Hello friends and readers! After a summer vacation, we’re back to talk the 2019 Saints season.
It’s training camp time; Saints rookies reported on the 18th and veterans report on the 25th. There aren’t a whole lot of new faces to welcome to the team, but we’ll get around to highlighting the key new players and departures soon.
First things first, though: The Saints have some big decisions to make on the best players from recent draft classes soon. And having handed out a big (and well-deserved) extension to Cameron Jordan this offseason, there’s not as much immediate money on hand for that sort of thing, although Mickey Loomis’ well-established cap wizardry always finds a way.
The next big target for an extension is wide receiver Michael Thomas. Thomas was the 44th pick in the 2016 draft and immediately stepped in and played at a level only a handful of rookie wide receivers have. Since he was a second-round pick, he doesn’t have the fifth-year team option on his rookie deal that Sheldon Rankins does, so he’ll be an unrestricted free agent after 2019 if the Saints don’t come to an agreement with him.
Thomas is likely looking to become the highest-paid receiver in the league, and as one of the league’s best– and, alongside Odell Beckham and DeAndre Hopkins, the only under-28 players with a legitimate claim to being the league’s best wide receiver– he deserves it and will get it somewhere if the Saints don’t give it to him. The question is, should they? Let’s look the arguments.
Against: The Saints have never paid a wide receiver big bucks in the Payton/Brees era.
The best and most consistent wide receiver on these Saints prior to Thomas’ arrival was Marques Colston. Colston was a reliable performer from the beginning and for nearly a decade, amassing almost 10,000 career yards. The biggest contract the Saints ever gave him, however, was a four-year deal worth a little over $25 million, in 2012. Thomas will cost substantially more.
If we assume Thomas wants to be the NFL’s highest-paid receiver, then we need to consider who is as present. Odell Beckham signed a five-year extension on his rookie deal that paid him $90 million overall, with over $40 million in hard guarantees and $65 million in “practical guarantees” (which includes items like base salaries that aren’t guaranteed, but are early enough in the contract where cutting the player to avoid paying them would be prohibitive). Thomas is going to want more, likely a five-year deal in the $100-110 million range.
That’s an enormous chunk of money and one that may prevent the team from signing other valuable players.
Drew Brees has always been able to run an elite offense without a top-five receiver; there’s no reason to expect that, without Thomas, he would be unable to do so.
For: The Saints have never had a wide receiver this good in the Payton/Brees era.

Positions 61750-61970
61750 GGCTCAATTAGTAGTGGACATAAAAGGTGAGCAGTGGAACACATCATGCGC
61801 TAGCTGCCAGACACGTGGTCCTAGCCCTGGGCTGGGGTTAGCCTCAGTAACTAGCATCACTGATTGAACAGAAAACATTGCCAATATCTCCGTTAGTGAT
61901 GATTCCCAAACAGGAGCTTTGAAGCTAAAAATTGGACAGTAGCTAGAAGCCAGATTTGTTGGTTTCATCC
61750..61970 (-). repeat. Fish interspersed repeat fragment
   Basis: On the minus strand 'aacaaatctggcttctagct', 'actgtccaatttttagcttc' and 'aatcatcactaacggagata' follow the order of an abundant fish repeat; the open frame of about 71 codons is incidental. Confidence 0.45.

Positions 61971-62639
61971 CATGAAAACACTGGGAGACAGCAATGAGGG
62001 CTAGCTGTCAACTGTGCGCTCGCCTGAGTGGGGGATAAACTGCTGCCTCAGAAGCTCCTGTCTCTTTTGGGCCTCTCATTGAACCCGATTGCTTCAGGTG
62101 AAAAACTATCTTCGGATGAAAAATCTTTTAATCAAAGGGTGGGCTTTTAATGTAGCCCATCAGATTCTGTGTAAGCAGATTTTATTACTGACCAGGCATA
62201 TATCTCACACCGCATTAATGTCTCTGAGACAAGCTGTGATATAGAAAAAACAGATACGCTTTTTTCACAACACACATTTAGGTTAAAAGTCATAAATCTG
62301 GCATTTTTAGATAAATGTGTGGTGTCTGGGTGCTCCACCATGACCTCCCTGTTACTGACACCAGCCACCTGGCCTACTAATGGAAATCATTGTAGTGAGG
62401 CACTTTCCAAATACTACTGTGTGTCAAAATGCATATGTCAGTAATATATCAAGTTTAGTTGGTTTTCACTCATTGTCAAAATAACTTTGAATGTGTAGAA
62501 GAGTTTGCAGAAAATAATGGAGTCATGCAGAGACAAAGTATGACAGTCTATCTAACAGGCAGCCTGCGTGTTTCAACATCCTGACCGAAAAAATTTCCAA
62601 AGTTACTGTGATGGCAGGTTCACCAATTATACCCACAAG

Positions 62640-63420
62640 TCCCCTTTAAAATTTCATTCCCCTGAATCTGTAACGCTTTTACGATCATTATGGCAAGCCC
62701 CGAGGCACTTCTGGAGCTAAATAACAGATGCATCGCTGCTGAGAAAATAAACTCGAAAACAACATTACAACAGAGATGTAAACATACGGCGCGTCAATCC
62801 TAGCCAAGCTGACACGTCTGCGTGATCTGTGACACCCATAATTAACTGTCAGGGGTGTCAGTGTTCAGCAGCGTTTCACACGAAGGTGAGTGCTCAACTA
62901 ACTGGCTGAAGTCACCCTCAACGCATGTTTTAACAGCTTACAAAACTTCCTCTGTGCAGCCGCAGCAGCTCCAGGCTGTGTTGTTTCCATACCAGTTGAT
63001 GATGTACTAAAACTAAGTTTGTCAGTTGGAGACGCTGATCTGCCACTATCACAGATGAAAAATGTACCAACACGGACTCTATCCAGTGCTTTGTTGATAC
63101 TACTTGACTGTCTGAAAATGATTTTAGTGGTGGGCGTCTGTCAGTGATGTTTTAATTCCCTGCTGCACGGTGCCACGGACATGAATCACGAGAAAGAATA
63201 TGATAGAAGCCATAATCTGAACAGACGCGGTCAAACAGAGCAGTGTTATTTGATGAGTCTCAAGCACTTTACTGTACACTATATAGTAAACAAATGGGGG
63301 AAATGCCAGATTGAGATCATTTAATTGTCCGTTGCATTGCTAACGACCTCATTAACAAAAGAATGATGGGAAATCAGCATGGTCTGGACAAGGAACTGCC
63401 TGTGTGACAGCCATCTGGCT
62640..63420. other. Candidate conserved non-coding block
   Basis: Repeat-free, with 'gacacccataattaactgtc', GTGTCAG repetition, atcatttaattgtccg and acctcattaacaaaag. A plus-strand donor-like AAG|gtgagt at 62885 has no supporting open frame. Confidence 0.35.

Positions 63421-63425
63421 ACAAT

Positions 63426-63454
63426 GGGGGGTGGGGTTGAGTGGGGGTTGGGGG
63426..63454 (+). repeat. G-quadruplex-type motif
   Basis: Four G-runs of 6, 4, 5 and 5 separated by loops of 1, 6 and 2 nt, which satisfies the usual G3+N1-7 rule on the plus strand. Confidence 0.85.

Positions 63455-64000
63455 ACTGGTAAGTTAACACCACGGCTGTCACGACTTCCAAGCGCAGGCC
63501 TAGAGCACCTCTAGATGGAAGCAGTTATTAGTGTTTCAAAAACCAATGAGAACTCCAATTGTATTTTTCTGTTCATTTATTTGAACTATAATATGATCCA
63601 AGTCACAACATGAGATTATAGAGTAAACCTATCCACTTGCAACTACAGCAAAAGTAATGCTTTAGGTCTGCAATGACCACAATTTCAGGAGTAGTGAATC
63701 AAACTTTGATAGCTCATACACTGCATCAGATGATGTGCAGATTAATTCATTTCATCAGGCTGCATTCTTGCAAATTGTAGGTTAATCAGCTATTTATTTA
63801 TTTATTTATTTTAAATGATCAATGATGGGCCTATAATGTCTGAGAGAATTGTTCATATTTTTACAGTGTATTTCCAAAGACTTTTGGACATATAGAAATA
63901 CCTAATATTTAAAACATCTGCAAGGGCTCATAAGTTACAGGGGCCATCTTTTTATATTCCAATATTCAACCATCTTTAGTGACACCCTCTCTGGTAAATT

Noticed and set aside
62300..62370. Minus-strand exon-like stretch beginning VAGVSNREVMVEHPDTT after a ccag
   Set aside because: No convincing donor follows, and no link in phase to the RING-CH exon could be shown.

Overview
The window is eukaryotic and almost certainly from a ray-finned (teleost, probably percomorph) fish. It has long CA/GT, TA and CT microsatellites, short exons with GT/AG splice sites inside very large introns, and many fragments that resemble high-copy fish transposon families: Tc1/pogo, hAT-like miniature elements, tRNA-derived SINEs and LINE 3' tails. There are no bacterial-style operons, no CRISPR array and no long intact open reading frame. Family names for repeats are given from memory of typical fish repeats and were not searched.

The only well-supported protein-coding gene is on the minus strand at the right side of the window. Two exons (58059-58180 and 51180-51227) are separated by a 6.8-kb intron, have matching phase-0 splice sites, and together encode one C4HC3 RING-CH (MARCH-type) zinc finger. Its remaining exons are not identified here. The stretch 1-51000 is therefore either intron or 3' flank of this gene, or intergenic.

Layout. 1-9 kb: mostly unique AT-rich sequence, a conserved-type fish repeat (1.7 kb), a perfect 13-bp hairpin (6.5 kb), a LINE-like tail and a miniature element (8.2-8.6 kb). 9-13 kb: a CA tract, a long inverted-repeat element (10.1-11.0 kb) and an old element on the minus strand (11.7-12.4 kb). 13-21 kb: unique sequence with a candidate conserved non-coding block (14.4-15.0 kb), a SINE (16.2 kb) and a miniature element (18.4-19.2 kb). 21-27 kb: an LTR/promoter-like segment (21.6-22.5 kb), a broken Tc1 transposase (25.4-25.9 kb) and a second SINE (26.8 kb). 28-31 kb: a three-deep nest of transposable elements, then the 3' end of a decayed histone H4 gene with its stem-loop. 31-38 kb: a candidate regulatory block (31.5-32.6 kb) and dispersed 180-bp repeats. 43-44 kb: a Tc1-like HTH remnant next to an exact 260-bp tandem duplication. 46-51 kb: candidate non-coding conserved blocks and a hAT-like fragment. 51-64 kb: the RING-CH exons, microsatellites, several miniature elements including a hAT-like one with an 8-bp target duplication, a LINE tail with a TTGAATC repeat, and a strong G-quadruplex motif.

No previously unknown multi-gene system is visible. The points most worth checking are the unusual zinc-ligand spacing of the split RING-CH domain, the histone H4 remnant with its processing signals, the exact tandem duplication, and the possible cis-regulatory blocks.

Thomas deserves that much money because he is unquestionably one of the top receivers in the league and has been from the moment he set foot on an NFL field. He’s just entering his prime, and as suggested by last year’s dominant campaign (leading the league in both receptions and reception percentage, an unprecedented feat), he is continuing to improve even from the high level of play he exhibited entering the league.
The Saints haven’t paid a receiver as much as Thomas is seeking because they’ve never had a receiver like this. Even Jimmy Graham, who was dominant at his peak, didn’t have Thomas’ track record of health, let alone his obscene reliability. Check out this data on Thomas’ catch rate:
Thomas is an ultra-reliable #1 rarely seen in the NFL; his catch rate is a product of that combined with a legendary quarterback with pinpoint accuracy.
Speaking of said legendary quarterback: The other factor to consider is that Drew Brees is 40 this season. The end of the road has to come at some point, no matter how well he cares for himself and avoids injury. And when it comes, it often comes fast– ask Brett Favre. (There’s a reason the Saints were so intent on acquiring Teddy Bridgewater last offseason and keeping him around this offseason.) Nothing could better help a new QB– who simply won’t be Brees; no matter how good he is, it’s impossible to ask anyone to step into the shoes of the all-time leader in passing yards and completion percentage– than having an elite, go-to receiver who is among the most reliable in the game.
For my money (and it’s not my money, but still), I think the Saints should pay Thomas. He’s too good, he has no injury or character red flags, he’s a beloved part of this franchise and city, and you don’t let gems like him go when you find them. Any worries I have about the amount of cap he’ll have tied up are allayed by the fact that he’s a known quantity, a guaranteed superstar, and that you can be confident the money spent on him is money well spent.
Next time: A look at some new faces!